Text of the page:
It is possible to obtain enough stem cells for research purposes through donation and expansion in culture, but when it comes to global commercialisation, the fact that the cells are difficult and expensive to make in large quantities is a major barrier. At the end of the day, if efficacy and safety are demonstrated but the product cannot be manufactured in sufficient quantities to treat patients in need, it is not a product at all: it is just an interesting piece of biology.
Cell-based medicines will be a major force in future medical treatments, but the challenge is making enough of them, economically and consistently. Besides the need to be able to meet demand, a cardinal requirement of product manufacturing, is making the product exactly the same every time to ensure a consistent response from patients.
Groundbreaking clinical trials for MSCs
In recent years, clinical trials in humans have evaluated MSCs as a possible therapy for a very wide range of diseases including graft-versus-host disease (GvHD), lupus, cardiac disease, osteoarthritis, pulmonary disease, stroke and lumbar degenerative disc disease. While some of these studies have shown promise, a consistent challenge remains in manufacturing sufficient quantities of product without reliance upon multiple tissue donors.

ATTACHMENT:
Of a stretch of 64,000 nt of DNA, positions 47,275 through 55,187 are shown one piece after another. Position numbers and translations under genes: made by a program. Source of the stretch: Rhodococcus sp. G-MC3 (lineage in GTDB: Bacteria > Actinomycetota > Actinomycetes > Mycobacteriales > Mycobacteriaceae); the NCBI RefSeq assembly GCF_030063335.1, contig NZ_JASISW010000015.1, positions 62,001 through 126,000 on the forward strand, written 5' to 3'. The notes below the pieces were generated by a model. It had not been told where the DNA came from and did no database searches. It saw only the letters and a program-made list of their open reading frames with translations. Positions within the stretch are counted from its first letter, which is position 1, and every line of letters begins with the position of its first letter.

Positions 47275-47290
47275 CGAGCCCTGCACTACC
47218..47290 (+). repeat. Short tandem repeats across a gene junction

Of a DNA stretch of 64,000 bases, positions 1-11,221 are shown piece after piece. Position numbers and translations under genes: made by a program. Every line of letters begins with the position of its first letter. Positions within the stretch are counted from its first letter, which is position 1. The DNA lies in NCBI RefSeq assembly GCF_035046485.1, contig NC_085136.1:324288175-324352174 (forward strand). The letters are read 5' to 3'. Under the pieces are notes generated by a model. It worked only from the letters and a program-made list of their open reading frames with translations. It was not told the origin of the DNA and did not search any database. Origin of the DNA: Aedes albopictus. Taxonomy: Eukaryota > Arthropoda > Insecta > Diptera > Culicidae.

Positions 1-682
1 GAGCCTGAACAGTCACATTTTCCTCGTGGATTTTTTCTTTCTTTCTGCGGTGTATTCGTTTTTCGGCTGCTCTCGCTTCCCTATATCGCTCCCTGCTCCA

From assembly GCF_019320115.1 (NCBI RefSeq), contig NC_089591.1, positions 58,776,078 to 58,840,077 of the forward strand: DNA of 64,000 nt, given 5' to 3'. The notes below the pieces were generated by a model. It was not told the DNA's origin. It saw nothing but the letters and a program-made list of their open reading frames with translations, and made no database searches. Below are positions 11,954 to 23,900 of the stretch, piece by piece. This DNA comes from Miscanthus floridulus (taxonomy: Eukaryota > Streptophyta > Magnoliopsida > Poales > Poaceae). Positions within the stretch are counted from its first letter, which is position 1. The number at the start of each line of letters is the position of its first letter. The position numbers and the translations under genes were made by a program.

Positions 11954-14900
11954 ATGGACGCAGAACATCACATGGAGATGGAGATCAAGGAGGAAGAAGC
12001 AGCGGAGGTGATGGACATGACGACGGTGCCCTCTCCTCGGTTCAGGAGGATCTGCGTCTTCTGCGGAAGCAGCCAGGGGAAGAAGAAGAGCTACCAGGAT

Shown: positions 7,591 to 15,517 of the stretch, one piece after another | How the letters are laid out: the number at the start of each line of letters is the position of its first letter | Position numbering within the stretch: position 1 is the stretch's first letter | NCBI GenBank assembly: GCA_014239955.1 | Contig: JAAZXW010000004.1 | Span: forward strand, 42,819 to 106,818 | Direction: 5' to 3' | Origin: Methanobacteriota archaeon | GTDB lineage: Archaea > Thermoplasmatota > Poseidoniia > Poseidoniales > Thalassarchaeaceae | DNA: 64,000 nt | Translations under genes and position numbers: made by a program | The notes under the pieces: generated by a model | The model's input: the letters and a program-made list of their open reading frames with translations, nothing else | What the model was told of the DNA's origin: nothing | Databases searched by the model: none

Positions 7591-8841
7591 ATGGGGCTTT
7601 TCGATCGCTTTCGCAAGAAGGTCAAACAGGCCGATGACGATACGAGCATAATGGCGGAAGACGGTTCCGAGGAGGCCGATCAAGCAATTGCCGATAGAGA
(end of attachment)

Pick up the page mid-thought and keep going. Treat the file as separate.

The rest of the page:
In 2016, Australian biotech company Cynata Therapeutics started blazing the trail for the study of iPSC-derived MSC therapies when the company received approval to launch the world’s first clinical trial of an allogeneic iPSC-derived MSC (CYP-001) for steroid-resistant acute graft-versus-host disease (GvHD). iPSCs are derived from mature cells such as skin or blood cells and reprogrammed back into an embryonic-like, pluripotent state. A pluripotent stem cell is the most versatile one – it can replicate itself indefinitely and differentiate into any other type of cell in the body. This provides a unique solution to the challenges associated with conventional manufacturing approaches which depend on a constant supply of new donors and the inherent product inconsistency that comes with sourcing starting materials from different donors.